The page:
Agarose belongs to the agar class (5) of linear and frequently sulfated polysaccharides that represent up to 70% of the cell wall polymers in red seaweeds (Agarophytes). Because of its abundance, agarose is a good model substrate to study the mechanism of degradation of gel-forming polysaccharides by marine microbes. Agarose is a neutral agar consisting of alternating β-1,3-linked d-galactose and α-1,4-linked 3,6-anhydro-l-galactose residues forming a parallel double helix (6–8). Many marine microbes have evolved degradation enzymes to consume agarose as an energy and carbon source (for a review, see Refs. 9–15). Agarose degradation has been intensively characterized in the heterotrophic microbe Saccharophagus degradans (9). This bacterium contains multiple enzymes, displaying different endo- and exo-modes of action to hydrolyze the α-1,3 and β-1,4 glycosidic bonds in agarose. S. degradans contains five β-agarases, which cleave the β-1,4 glycosidic bond, belonging to glycoside hydrolase families 16 (AgaB), 50 (AgaA and -D; here AgaD is referred to as Aga50D), and 86 (AgaC and -E) (16). This bacterium also has a single family GH117 α-agarase that hydrolyzes the α-1,3 bond (17). Formally, the process of agarose degradation can be divided into three steps, as inferred from biochemical, genetic, and in vivo experiments. In the first step, the endo-β-agarases GH16 (AgaB) and GH86 cleave agarose into neoagarooligosaccharide products, with a degree of polymerization (DP)4 of 4–6 (GH16) and DP6–DP8 (GH86) (9, 16, 18–23). In an intermediate step, the exo-β-agarases GH50A, GH50D, and possibly GH86 act as neoagarobiohydrolases to cleave these larger neoagarooligosaccharides into neoagarobiose (DP2) (24). Finally, the GH117 neoagarobiose hydrolase completes hydrolysis by cleaving the disaccharide into monomeric sugars. Deletion of the genes encoding the individual enzymes in this pathway has impaired or, as for AgaA, even abolished the ability of the bacterium to metabolize agarose (9, 19, 20), highlighting that these diverse agarases form finely tuned systems to completely break down agarose into its constituent monosaccharides.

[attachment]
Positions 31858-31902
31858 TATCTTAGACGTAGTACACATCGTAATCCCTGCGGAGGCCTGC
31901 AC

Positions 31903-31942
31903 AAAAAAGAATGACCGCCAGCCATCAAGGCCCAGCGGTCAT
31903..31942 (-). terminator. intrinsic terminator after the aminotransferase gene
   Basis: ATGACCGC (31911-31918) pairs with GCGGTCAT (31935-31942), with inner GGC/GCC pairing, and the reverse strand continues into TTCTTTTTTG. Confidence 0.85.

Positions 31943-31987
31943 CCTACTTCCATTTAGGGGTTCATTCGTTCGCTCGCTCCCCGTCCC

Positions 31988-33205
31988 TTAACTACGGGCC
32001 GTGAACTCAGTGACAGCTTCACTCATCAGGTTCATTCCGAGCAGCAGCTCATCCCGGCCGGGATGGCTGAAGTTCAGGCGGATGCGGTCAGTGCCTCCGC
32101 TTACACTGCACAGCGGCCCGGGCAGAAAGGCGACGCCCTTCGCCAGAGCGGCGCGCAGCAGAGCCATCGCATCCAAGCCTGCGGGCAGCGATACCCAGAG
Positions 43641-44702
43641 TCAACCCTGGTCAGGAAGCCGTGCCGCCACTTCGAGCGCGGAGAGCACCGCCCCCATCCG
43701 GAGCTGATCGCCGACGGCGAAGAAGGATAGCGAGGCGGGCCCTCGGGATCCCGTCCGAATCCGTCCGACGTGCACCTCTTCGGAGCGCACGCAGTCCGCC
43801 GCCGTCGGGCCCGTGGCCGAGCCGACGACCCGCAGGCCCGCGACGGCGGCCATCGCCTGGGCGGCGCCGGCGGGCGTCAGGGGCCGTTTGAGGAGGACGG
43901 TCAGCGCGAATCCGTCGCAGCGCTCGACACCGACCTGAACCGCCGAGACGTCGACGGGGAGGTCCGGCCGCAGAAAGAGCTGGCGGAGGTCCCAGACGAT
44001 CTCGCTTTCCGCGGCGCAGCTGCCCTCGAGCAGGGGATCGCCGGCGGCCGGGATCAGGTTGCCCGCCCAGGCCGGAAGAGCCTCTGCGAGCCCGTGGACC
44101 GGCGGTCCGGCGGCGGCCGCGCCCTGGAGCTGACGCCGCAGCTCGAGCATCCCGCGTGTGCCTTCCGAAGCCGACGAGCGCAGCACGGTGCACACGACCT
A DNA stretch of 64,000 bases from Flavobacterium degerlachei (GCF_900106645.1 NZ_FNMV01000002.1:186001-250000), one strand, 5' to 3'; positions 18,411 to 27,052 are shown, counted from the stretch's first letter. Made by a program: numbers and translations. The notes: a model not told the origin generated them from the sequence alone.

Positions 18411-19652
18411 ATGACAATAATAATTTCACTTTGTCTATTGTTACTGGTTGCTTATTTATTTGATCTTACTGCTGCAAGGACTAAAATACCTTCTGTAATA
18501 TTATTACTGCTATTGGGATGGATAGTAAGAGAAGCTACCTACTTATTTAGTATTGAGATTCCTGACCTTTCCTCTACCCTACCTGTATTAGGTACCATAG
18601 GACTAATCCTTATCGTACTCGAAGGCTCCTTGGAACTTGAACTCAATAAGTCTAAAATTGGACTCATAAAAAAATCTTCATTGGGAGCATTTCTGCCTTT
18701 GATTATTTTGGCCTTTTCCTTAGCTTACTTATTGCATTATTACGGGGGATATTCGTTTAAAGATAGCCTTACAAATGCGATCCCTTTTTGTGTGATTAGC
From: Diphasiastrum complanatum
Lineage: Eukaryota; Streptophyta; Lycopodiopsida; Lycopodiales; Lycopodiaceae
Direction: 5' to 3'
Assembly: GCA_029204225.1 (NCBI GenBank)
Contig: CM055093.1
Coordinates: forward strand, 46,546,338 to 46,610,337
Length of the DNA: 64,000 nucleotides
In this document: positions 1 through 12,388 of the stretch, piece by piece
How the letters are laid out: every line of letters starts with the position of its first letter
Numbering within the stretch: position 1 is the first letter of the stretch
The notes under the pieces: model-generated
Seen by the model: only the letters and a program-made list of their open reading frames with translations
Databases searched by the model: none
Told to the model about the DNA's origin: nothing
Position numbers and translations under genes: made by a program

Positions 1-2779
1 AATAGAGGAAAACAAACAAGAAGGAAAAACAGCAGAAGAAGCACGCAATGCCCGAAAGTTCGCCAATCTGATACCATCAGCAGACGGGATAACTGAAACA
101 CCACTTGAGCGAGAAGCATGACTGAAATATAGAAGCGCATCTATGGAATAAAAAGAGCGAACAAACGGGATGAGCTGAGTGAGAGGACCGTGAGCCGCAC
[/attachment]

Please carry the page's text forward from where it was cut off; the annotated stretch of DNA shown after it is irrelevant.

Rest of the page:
Detailed molecular insight into the enzymatic mechanism of such systems has been advanced through the structural characterization of agarases from different families and microbes (15). In accordance with their role of generating longer oligosaccharides, the crystal structures of GH16 endo-β-agarases (AgaA, AgaB, and AgaD) from Zobellia galactanivorans and the GH86 endo-β-porphyranase from Bacteroides plebeius, revealed open and extended substrate binding clefts (11, 21, 25, 26). In contrast, the structures of GH117 exo-α-neoagarobiose hydrolases, from S. degradans (27), Z. galactanivorans (28), and B. plebeius (17), displayed small substrate binding pockets sufficient to bind and cleave a disaccharide. Structural analysis of a neoagarobiohydrolase, such as those from GH50, which have been found critical for agarose metabolism in S. degradans (9), has not been reported, limiting our understanding of the agarolytic system of this and other marine microbes.